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How to build a hybrid solar/wind energy harvester?

Energy harverster logic hardware design

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As embedded software engineers, we might not have an in-depth understanding of all electronic charge movements through semiconductor circuits, but at least we’re able to reason about hardware design at a concept level. In a previous post we introduced the energy harvester’s Power Management concept. We now elaborate on this and propose our initial logic hardware design. This design is – of course – not final yet and will evolve iteration after iteration. The goal is to actually prototype this design (or a successor) by using COTS components if feasible. We’ll leave the nasty hardware details to a specialist hardware designer.

The Figure represents the simplest standard PWM-based charge controller architecture. It has 4 parts: the MCU, Power Management Decision 1 (PMD1), PMD2 and PMD3. Note that the grounds of all components are connected although this is not drawn on the schematic below.

charge controller hardware logic design 1


The software-driven MCU is the brain of the charge controller. Its goal is to optimally use the available wind and solar energy. In order to achieve this the MCU receives information from the PMD’s by means of sensors and controls components via actuators. How the MCU makes its control decisions is part of the software discipline.

Power management decision 1

Decision concept: send the wind turbine power to the load or to the batteries?

  • always accept wind power in order to protect wind turbine
  • allow a wide range of wind turbines (also the bigger ones) but protect charge controller internal electronics
  • get rid of wind power when it’s useless (e.g. full battery pack, lots of solar power…)

Sensors and actuators:

  • Amp/volt sensor, see (a) in Figure: enables the MCU to measure the incoming wind power
  • ‘Gate keeper’ relay (b): enables the MCU to control the destination of the wind power. For safety reasons the power is diverted to the dump load by default.

Remarks, difficulties and risks:

  • high input power
  • dump load must be spec’d in accordance with wind turbine
  • disconnecting the relay might be difficult (see this post)

Power management decision 2

Decision concept: send power to batteries or to dump load?


  • charge batteries in an optimal way
  • protect the batteries (e.g. against over-charge and over-current)
  • harvest the green power in an optimal way (e.g. MPPT, although it is not implemented in this design yet)

Sensor and actuators:

  • Fuse (c): the device cannot handle more then the spec’d solar energy, otherwise this fuse will blow when an over-current situation occurs.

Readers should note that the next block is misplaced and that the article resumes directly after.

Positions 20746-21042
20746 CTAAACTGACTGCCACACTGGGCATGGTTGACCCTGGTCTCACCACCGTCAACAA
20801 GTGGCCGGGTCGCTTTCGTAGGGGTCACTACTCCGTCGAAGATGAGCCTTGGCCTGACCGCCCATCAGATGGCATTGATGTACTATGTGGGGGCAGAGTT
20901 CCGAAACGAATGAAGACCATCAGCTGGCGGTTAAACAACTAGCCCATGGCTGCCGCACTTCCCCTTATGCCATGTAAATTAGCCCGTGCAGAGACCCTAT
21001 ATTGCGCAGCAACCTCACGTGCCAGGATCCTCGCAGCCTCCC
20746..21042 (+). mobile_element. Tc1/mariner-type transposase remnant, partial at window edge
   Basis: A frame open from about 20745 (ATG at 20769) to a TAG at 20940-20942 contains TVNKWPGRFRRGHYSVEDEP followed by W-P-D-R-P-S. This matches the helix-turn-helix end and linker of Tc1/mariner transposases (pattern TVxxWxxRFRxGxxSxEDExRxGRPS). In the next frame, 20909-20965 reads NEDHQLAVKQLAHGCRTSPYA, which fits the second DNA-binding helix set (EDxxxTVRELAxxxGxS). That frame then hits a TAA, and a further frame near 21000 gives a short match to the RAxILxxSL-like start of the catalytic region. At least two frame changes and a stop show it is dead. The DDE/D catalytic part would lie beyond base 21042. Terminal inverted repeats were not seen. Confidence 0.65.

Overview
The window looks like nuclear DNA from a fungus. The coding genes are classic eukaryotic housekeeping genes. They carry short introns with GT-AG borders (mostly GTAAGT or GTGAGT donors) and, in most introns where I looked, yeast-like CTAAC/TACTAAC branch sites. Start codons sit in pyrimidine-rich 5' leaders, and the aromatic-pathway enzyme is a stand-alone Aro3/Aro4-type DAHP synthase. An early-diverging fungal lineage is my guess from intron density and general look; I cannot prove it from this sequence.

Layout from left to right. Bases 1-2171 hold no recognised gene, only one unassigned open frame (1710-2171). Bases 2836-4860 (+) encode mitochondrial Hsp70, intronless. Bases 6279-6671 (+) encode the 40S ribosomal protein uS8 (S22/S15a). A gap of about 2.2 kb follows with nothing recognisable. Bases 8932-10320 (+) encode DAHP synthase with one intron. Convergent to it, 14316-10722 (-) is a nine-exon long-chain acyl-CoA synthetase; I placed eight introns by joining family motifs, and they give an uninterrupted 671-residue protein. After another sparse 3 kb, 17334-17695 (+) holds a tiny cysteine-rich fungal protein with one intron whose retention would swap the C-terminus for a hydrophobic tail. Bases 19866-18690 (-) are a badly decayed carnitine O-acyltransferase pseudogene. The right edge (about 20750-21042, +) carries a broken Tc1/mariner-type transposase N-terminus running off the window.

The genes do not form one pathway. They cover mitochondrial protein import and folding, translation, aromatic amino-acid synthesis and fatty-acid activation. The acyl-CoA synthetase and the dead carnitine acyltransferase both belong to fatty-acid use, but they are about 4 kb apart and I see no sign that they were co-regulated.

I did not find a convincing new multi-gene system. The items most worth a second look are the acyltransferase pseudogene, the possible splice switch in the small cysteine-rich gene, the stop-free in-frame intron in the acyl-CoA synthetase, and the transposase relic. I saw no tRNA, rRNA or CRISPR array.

• Diode(s) (d): the solar panel connection is protected against reverse current by diodes (which prevent the wind power and battery power from flowing to the solar panels). When using a DC motor as wind turbine, an additional diode would certainly be required.
  • Mosfet PWM (e): the mosfet PWM allows the MCU to divert power to the dump load when over-current or over-charge situations with regard to the battery occur. This is a simplification but it means that a duty cycle of 100% dumps all the power in the diversion load, a duty cycle of 0% dumps all the power in the battery bank.
  • Amp/volt sensor (f): measure the available wind/solar power

Remarks, difficulties and risks:

  • when dumping energy to the dump load, the battery bank is still/also connected (to the dump load) which does not matter is case of excess energy (this is the standard scheme of “diversion” controlling)
  • although the charge controller ‘combines’ the power from both input, the highest voltage input ‘wins’. So, typically and most of the time, only one input provides power to the device which makes MPPT more applicable. There are moments when voltages of both sources are equal. In that case, power is drawn from both.

Power management decision 3

Decision concept: connect the external device? send wind/solar power or battery power to an external device?


  • well… you need to do something with the available power
  • protect the batteries against depletion
  • protect the charge controller internal circuitry
  • save enough battery power to supply the charge controller itself

Sensors and actuators:

  • Amp/volt sensor (f): measure the available wind/solar power
  • Amp/volt sensor (g): measure the battery power
  • Relay (h): connect or disconnect the external device. If the voltage of the battery bank is sufficient, the output will be enabled. If insufficient, the output will be cut off.
  • Fuse (i): protect the charge controller (and batteries) against too high external load

Remarks, difficulties and risks:

  • the output voltage might be unstable, especially when relays are toggled or PWM ratio is changing, but it also depends on the state of charge of the batteries.
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